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Re: Framing and control-frame continuations

From: Amos Jeffries <squid3@treenet.co.nz>
Date: Thu, 07 Feb 2013 15:50:12 +1300
Message-ID: <51131664.3010802@treenet.co.nz>
To: Ilari Liusvaara <ilari.liusvaara@elisanet.fi>
CC: ietf-http-wg@w3.org
On 7/02/2013 3:23 p.m., Ilari Liusvaara wrote:
> On Thu, Feb 07, 2013 at 02:21:21PM +1300, Amos Jeffries wrote:
>> Thank you. I was loosing hope of finding these in the TLS RFC's.
> (That was just from memory, but I verified it by dumping a TLS
> ClientHello packet).
>> So the relevant magic for TLS is F=0,C=0, type=0x16, top byte of the
>> length field being non-0x0. Meaning we can distinguish it easily
>> from WebSockets and HTTP/2 client. Good news there.
> Note:
> Assuming the following:
> - Implicit upgrade to TLS mid-connection is not needed. And
> - There is overall connection magic (to break HTTP/1.x).

Yes. I assume the same. This magic is the first octets of a connection 
and cannot be used elsewhere safely.
Once some other protocol has been started we must use that protocols 
defined Upgrade mechanism to change to HTTP/2 explicitly.

> Then:
> The TLS test occurs against that overall connection magic,
> not against the beginning of the frame structure.
> And given that magic is thought to have the high bit of the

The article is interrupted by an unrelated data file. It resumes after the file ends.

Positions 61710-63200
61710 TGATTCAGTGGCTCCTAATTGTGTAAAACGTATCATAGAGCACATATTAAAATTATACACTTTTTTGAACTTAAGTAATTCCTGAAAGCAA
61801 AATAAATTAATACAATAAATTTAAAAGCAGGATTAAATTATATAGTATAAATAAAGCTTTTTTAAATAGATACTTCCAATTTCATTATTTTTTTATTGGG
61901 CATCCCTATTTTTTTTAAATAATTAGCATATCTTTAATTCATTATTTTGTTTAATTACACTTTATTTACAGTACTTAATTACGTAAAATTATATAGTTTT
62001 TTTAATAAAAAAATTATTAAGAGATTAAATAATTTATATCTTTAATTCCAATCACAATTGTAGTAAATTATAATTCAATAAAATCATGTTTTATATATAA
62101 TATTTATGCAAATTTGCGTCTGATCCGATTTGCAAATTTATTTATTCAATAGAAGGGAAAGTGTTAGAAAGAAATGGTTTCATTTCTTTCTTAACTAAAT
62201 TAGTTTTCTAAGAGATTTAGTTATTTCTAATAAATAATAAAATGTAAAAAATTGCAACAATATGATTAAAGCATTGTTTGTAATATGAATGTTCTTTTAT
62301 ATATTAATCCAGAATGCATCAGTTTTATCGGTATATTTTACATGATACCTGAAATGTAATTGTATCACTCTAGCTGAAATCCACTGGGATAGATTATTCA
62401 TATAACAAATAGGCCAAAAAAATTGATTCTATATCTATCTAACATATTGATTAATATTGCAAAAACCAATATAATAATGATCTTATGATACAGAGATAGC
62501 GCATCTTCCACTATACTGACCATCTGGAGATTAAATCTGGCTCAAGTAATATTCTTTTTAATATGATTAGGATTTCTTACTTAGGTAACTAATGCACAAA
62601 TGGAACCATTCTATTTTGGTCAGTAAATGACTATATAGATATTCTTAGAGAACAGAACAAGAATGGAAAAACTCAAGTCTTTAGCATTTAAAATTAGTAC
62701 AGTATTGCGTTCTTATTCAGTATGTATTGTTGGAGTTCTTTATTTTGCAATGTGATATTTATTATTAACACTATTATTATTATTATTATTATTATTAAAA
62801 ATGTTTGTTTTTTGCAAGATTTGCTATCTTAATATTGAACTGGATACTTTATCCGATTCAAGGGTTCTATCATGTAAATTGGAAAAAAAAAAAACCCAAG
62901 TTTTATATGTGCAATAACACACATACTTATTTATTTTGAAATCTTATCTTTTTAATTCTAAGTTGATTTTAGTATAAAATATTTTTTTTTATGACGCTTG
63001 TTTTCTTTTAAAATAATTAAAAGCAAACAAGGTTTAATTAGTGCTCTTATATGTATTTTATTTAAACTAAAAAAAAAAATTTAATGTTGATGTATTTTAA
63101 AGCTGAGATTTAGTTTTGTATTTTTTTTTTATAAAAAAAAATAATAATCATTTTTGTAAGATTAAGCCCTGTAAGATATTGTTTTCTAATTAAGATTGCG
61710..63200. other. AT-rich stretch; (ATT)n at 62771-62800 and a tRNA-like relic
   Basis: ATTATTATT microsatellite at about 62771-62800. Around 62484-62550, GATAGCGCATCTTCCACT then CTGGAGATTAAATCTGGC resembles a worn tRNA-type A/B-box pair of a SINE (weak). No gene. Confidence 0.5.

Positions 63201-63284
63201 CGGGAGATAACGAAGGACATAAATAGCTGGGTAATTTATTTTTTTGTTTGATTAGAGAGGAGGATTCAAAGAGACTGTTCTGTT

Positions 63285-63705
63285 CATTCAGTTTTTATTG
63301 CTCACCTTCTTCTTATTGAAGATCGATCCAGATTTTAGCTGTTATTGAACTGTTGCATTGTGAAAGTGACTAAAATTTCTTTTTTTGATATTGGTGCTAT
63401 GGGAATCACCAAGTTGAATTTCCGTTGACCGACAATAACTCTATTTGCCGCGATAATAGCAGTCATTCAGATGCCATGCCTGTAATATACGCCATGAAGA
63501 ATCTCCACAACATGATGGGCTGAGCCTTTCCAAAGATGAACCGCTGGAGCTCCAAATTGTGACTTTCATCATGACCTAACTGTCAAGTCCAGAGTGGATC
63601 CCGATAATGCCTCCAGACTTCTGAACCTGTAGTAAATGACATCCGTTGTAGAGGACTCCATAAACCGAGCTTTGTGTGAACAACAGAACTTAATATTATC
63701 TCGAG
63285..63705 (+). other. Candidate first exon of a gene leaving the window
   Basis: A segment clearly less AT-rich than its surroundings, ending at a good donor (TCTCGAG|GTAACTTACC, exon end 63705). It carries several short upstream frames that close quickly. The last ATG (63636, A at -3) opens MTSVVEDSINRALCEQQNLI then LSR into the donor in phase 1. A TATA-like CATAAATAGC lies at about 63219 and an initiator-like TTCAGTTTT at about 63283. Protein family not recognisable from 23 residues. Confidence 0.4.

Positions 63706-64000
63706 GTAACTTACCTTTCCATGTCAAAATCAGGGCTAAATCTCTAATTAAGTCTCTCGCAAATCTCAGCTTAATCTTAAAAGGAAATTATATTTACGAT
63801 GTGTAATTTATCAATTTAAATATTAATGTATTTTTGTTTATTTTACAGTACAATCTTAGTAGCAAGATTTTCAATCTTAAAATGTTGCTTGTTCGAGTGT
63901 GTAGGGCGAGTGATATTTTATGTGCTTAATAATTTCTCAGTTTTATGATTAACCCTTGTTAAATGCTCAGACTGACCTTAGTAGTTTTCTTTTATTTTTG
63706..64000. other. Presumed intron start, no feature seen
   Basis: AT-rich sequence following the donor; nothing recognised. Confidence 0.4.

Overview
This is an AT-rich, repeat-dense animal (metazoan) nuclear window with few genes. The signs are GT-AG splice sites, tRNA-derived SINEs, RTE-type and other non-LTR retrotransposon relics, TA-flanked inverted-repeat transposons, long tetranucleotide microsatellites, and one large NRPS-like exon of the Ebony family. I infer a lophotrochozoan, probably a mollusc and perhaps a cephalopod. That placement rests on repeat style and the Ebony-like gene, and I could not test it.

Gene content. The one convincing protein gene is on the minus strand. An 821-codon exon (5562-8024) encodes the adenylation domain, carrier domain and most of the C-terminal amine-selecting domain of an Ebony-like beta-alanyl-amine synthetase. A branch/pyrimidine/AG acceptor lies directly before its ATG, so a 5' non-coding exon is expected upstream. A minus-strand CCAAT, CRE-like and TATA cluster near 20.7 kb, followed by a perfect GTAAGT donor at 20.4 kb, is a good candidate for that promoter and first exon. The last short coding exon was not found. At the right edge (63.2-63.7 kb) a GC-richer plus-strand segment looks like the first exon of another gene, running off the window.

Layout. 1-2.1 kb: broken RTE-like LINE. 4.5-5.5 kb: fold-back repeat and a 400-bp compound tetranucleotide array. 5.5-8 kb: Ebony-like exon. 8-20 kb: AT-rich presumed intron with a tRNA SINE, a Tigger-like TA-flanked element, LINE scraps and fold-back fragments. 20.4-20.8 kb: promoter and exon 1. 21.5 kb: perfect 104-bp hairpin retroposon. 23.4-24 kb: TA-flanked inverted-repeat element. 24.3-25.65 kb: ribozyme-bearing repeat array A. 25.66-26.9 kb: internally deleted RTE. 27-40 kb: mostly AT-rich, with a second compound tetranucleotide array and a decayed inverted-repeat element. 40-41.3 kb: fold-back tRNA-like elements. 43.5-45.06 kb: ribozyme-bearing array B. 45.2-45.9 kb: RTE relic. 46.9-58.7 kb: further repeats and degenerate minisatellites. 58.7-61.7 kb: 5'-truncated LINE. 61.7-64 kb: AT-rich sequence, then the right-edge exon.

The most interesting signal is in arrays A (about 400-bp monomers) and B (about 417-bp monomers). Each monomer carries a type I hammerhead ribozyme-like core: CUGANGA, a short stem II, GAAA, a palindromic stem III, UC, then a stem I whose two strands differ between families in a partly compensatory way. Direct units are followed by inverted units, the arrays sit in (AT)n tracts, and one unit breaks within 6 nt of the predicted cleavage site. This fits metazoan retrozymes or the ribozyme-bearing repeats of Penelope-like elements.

> first byte set (the exact form needs more testing to determine),
> telling it apart from TLS, which always starts with 0x16.
> Now, to Websocket: I don't think websocket first byte values
> are very constrained. Some extensions assign a meaning for
> the RSV bits in the first byte or for other opcodes (or does
> the latter require a new version of Websockets?).

My understanding of WebSockets RFC is that the first frame mandates 
those bits as 0 and extensions are then negotiated which allow them to 
be used on following frames. By the time negotiation has indicated those 
bits a flag meaning we are already certain about the protocol.

Under that assumption WebSockets vs TLS is also constrained in that the 
RSV1-RSV3 bits MUST be 0 in valid WebSockets, which RSV3 overlaps with 
the '1' hex digit in 0x16.

> Additionally there is a FIN bit there too...

Intentional. So that HTTP/2 can be defined as an extension to WebSockets 
and clients Upgrade: to it from inside WebSockets cleanly - broken 
WebSockets implementations mishandling the WS Upgrade frame will see the 
HTTP/2 initial handshake as a 0-length frame with FIN set.

Received on Thursday, 7 February 2013 02:50:44 UTC

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